Parable Road 4 (Divisions)

Kelvin Bueckert
5 min readJun 12, 2024


“I can’t take this anymore!”

The voice of my wife in my ear grows louder as I survey the semi-trailers parked in the loading docks of the distribution center.

“Don’t worry dear, I’ll be home soon, I’ll deal with those calves then.”

“I hope so, I don’t think I can handle any more of this.”

“Yes, yes, I understand dear. I just have to wait for my trailer to be unloaded and then I can get out of here.”

“Well, don’t take too long!”

“I’ll do what I can. Now, I really have to go. Love you, bye.”

I remove the phone from my ear and hit the end call button. The door swings open before me and I walk into the large room full of boxes, conveyor belts, and people. As I do, the sound of two men arguing screams for my attention.

“I don’t know how you can believe something like that!”

“I don’t know how you can’t believe it!”

“Why people like you can’t see facts?”

“Oh really? I’ve been wondering the same thing!”

“You just follow your leader blindly.”

“Ha! You’re one to talk!”

I survey the room.

The conveyor belt carrying parcels from the trailer into the bowels of the distribution center is running empty as the shouting carries on.

The people standing at the side of the conveyor belt, waiting to sort the parcels, are chattering amongst themselves and glaring at the workers in the trailer.

There is a lot of anger in this room.

I know I’m not supposed to get involved with the sorting process. I did my work. I hauled the trailer here. That’s my job.

Still, I don’t have time to stand around. I have to get home.

The foreman doesn’t seem to be around to get things moving. That’s typical for him. The more someone knows, the less they do. That’s why the people who know everything do nothing.

Still, something needs to be done.

Those two workers are on opposite sides of their pet issue but they have something in common. They are doing a lot of talking and accomplishing a lot of nothing.

As I walk toward these men the sounds of rage grow ever louder. Their voices clanging together in a symphony with the sounds of the conveyor belts and other machinery in the room.

If the foreman doesn’t want to do his job, I will. Let the consequences come.

“People like you make me sick!”

“You don’t care if you destroy this country, do you?”

“Destroy this country? You’ve gotta stop getting your information from those idiots on YouTube!”

“And you’ve got to open your eyes and start looking at the facts!”

“You call all those things facts? No wonder this country is in trouble!”

“Well, with enough gullible people like you, no wonder that imbecile will win the election!”

“Alright! Alright! Hold it!” I yell as I step between the two scruffy-looking young men. “What’s the problem here?”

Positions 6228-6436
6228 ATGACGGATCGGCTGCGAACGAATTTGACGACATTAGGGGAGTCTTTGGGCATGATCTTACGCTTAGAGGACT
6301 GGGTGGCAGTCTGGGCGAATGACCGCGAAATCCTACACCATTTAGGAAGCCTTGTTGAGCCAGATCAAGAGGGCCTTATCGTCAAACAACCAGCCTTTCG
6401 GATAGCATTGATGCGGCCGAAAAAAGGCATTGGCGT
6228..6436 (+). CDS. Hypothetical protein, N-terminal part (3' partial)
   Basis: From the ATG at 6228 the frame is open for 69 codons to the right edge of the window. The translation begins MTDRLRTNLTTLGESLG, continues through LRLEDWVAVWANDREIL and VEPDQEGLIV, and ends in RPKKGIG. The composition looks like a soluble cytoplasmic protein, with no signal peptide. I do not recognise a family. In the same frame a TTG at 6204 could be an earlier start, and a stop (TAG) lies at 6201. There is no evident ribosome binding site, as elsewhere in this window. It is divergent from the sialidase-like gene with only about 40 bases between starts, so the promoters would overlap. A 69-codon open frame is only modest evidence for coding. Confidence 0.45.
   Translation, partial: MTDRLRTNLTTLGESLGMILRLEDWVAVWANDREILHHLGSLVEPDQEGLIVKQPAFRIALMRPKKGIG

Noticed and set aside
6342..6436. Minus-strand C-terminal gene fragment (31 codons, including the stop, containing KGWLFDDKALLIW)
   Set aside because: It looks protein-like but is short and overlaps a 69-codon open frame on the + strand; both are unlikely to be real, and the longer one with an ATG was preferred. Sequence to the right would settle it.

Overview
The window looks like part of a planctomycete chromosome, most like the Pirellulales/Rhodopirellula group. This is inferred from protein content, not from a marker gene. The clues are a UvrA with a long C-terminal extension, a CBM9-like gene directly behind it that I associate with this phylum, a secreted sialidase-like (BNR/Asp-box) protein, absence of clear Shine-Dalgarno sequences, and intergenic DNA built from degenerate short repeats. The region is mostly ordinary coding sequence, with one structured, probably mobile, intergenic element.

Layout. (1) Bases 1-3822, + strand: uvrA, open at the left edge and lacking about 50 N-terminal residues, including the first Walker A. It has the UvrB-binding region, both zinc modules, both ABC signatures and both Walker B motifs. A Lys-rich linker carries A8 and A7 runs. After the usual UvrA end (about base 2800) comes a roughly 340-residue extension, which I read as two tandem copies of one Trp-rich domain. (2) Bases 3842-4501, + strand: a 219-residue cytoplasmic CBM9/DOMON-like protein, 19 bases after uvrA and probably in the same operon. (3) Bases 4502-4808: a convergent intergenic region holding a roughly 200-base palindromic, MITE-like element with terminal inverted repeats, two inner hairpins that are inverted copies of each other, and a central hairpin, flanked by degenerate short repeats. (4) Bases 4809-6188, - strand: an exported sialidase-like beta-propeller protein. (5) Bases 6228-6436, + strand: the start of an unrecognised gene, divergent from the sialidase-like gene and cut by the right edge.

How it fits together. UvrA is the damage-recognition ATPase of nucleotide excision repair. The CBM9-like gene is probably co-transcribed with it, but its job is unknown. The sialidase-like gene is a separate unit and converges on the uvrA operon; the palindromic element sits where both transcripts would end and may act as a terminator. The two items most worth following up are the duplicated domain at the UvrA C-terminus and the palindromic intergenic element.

Silence greets this question.

“We’ve got another job today! Can either of you guess what that is?”

Silence continues.

“We need to get this trailer unloaded!” I roll up my shirt sleeves. “Come on! I don’t have all day!” With that, I grab a box from the floor of the trailer and place it on the conveyor belt, sending it off toward the line of sorting staff.

“I’m not going to have to do all this myself, am I?”

The two men glance at each other, shrug, and then start working on either side of me. One on the right and one on the left. It’s interesting, when we work together it doesn’t take long to get the trailer full of boxes unloaded.

As we reach the last box lying in front of the trailer, I see the foreman heading toward us, sipping coffee and glaring at the clipboard in his hand.

Wonderful. I can always use more trouble in my life.

“Alright, which of you boys wants to do the honors?” Silence greets me again. So, I pick up the last box and place it on the conveyor belt.

“There, you see, that wasn’t that hard, was it?”

“I suppose not,” the man on my right grumbles as he glares at his partner.

“It’s amazing what can happen when we set aside the small things and get to work on the big job at hand.”

“If you say so,” the man on my left mutters as he eyes his enemy.

“Well, you boys think about that for a while, maybe it’ll make sense after a few years,” I say as I turn my attention to the foreman standing outside the trailer.

A silhouette of frowning condemnation.

“Ben, I want to talk to you.”

“What is it?” I ask as I walk toward the officious-looking man in a white hard hat.

“Tell me something. What is your job here at Parable Trucking?”

“Driving truck sir.”

“Is it unloading the trailers?”

“No sir!”

“Well, then, what were you doing in there?”

“Getting some work done for a change, sir.”

“Really? Well, you know what the rules say. If you notice a problem, fill out a report and then I’ll review it at the end of the week. If disciplinary action needs to be taken, I’ll do it then.”

“What problem?”

“Huh? I don’t understand you.”

“Look at the trailer, what do you see?”

The foreman looks into the trailer, then shakes his head in confusion. “I don’t know what you’re trying to say, the trailer is empty.”

“Exactly. There’s no problem to report, is there? The job is done.”

“Yes, I suppose it is.”

“Now that my trailer is unloaded, I’ll be headed home.”

“Alright, but if I catch you doing this again I’ll have to write you up,” the foreman proclaims as he scribbles on his clipboard.

“I’ll keep that in mind,” I say. “Don’t work too hard Bill.”

“Yeah, yeah, you to Ben.”

As I walk away from the scene of my crime, I hear the sounds of those two men restarting their argument. Well, what can I do?

I have to hurry home.

My wife is waiting.

I hope I’ll be able to solve whatever problems she has for me.



Kelvin Bueckert

Lives and writes on the plains of Manitoba, Canada…he is an actor, writer, and has also been known to peddle books on his website…